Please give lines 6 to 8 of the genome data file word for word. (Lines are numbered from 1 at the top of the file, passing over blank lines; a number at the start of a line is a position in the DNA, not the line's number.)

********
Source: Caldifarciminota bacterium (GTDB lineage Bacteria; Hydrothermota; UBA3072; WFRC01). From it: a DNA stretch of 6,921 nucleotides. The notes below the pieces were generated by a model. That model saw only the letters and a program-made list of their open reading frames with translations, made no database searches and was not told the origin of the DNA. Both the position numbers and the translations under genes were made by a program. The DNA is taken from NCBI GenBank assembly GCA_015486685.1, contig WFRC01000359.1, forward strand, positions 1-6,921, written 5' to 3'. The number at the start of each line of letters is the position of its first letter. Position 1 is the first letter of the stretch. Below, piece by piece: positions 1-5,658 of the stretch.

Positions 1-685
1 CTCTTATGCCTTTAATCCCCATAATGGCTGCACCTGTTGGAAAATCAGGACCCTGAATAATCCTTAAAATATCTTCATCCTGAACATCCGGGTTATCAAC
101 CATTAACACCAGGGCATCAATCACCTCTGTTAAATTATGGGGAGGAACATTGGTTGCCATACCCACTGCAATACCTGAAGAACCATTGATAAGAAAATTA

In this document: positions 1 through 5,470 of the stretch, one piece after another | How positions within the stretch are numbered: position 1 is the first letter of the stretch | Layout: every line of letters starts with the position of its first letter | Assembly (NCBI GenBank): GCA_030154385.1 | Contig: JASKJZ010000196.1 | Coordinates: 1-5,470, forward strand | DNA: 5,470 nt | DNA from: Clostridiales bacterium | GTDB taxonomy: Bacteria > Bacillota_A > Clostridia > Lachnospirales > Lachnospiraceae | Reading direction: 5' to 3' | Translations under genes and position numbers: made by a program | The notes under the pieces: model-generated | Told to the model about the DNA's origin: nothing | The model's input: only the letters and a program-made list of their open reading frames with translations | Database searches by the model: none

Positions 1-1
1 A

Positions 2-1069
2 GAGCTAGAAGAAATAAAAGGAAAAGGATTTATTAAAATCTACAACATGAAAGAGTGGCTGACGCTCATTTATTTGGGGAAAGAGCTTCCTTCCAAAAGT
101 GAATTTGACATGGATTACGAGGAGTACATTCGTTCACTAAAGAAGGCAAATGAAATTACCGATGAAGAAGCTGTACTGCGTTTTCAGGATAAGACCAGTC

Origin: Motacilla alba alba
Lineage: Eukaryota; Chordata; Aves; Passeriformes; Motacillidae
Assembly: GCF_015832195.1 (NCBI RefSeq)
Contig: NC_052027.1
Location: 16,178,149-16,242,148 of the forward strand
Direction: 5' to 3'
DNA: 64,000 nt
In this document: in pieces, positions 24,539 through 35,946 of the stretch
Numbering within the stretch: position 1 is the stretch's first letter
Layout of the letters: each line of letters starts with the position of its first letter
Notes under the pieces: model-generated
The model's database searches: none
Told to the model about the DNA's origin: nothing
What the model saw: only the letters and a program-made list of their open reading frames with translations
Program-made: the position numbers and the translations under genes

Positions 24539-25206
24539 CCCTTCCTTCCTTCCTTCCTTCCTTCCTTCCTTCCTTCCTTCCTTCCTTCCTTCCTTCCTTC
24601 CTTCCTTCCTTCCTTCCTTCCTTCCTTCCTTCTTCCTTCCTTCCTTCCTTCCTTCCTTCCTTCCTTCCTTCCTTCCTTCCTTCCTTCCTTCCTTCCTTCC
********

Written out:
Positions 1-1
1 A

Positions 2-1069